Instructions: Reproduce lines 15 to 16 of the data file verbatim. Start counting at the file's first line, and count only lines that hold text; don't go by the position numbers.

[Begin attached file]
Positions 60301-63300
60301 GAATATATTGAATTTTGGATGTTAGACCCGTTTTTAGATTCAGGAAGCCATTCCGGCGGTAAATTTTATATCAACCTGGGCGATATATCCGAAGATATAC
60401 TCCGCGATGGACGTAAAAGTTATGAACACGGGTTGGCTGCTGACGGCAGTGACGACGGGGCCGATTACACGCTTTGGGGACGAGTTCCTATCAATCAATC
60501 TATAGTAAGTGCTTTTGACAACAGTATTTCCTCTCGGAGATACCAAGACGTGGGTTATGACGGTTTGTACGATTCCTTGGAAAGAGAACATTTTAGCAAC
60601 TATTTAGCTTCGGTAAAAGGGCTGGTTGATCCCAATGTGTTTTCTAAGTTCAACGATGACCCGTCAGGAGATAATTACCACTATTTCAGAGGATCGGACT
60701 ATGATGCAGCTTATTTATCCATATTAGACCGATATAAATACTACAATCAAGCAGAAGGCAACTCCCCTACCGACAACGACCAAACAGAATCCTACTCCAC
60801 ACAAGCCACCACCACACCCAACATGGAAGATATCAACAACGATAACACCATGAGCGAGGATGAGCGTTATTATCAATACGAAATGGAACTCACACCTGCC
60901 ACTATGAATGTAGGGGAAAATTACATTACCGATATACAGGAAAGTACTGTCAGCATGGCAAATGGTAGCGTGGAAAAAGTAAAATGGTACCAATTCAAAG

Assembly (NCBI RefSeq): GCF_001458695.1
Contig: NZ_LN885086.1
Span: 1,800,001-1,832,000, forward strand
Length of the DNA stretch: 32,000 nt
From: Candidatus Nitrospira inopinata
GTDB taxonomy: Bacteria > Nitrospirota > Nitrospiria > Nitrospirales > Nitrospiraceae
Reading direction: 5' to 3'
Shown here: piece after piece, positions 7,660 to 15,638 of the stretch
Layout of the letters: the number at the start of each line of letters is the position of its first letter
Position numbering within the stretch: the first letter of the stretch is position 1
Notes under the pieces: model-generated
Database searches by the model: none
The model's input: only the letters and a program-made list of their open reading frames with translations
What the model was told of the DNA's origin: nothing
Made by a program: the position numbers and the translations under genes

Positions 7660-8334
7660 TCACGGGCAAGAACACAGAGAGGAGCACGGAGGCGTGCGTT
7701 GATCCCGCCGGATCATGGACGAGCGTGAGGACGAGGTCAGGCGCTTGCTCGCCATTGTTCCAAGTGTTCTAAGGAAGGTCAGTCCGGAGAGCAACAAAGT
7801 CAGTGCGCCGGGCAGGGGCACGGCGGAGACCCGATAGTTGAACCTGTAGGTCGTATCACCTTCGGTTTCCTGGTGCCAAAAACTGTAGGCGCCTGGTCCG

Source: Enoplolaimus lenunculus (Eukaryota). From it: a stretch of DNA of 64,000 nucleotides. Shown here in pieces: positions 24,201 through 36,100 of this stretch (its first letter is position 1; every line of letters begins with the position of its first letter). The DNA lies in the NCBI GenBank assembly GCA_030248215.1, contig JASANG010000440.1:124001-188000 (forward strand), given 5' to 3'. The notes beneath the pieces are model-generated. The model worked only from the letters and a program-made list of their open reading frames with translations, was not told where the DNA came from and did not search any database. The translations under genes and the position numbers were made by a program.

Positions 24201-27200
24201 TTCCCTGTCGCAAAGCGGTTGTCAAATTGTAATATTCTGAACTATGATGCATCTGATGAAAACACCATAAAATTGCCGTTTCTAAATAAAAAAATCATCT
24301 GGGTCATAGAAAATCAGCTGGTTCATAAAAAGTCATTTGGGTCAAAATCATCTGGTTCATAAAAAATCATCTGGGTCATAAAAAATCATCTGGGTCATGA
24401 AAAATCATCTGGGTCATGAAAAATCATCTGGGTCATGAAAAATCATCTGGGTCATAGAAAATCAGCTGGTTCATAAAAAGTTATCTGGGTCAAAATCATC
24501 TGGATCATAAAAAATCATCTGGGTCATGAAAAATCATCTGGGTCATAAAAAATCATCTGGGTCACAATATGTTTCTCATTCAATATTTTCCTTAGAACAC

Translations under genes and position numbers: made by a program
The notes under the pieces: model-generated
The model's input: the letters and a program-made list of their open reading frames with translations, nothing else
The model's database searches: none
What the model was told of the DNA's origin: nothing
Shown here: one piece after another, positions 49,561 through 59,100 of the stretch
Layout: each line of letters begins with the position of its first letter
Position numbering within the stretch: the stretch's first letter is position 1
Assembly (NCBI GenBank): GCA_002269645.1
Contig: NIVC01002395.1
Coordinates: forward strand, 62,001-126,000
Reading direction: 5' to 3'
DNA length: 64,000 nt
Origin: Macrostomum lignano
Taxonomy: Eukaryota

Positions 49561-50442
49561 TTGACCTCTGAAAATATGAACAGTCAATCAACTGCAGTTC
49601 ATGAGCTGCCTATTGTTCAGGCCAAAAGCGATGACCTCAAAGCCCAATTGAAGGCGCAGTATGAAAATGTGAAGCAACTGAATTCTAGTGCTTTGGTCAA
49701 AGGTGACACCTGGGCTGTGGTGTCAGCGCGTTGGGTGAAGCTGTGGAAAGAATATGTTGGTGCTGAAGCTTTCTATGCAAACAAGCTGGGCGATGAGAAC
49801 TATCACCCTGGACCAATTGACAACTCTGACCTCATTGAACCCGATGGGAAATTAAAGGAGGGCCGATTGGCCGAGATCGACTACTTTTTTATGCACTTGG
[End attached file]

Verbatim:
Reading direction: 5' to 3'
Shown here: piece after piece, positions 7,660 to 15,638 of the stretch